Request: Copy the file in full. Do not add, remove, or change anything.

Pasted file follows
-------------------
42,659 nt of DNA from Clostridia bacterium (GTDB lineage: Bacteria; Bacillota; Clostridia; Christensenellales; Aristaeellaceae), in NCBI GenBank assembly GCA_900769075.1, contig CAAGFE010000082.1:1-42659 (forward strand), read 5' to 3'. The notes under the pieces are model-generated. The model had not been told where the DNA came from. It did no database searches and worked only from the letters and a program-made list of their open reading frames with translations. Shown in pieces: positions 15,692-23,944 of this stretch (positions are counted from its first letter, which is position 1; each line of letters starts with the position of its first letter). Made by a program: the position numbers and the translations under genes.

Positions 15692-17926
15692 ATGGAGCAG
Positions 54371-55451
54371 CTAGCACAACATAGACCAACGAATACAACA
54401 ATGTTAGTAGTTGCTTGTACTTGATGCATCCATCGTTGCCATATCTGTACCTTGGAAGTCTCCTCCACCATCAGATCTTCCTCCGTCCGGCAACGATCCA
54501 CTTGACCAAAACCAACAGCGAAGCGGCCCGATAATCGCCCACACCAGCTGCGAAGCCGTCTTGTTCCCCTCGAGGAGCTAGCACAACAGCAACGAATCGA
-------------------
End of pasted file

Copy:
42,659 nt of DNA from Clostridia bacterium (GTDB lineage: Bacteria; Bacillota; Clostridia; Christensenellales; Aristaeellaceae), in NCBI GenBank assembly GCA_900769075.1, contig CAAGFE010000082.1:1-42659 (forward strand), read 5' to 3'. The notes under the pieces are model-generated. The model had not been told where the DNA came from. It did no database searches and worked only from the letters and a program-made list of their open reading frames with translations. Shown in pieces: positions 15,692-23,944 of this stretch (positions are counted from its first letter, which is position 1; each line of letters starts with the position of its first letter). Made by a program: the position numbers and the translations under genes.

Positions 15692-17926
15692 ATGGAGCAG
Positions 54371-55451
54371 CTAGCACAACATAGACCAACGAATACAACA
54401 ATGTTAGTAGTTGCTTGTACTTGATGCATCCATCGTTGCCATATCTGTACCTTGGAAGTCTCCTCCACCATCAGATCTTCCTCCGTCCGGCAACGATCCA
54501 CTTGACCAAAACCAACAGCGAAGCGGCCCGATAATCGCCCACACCAGCTGCGAAGCCGTCTTGTTCCCCTCGAGGAGCTAGCACAACAGCAACGAATCGA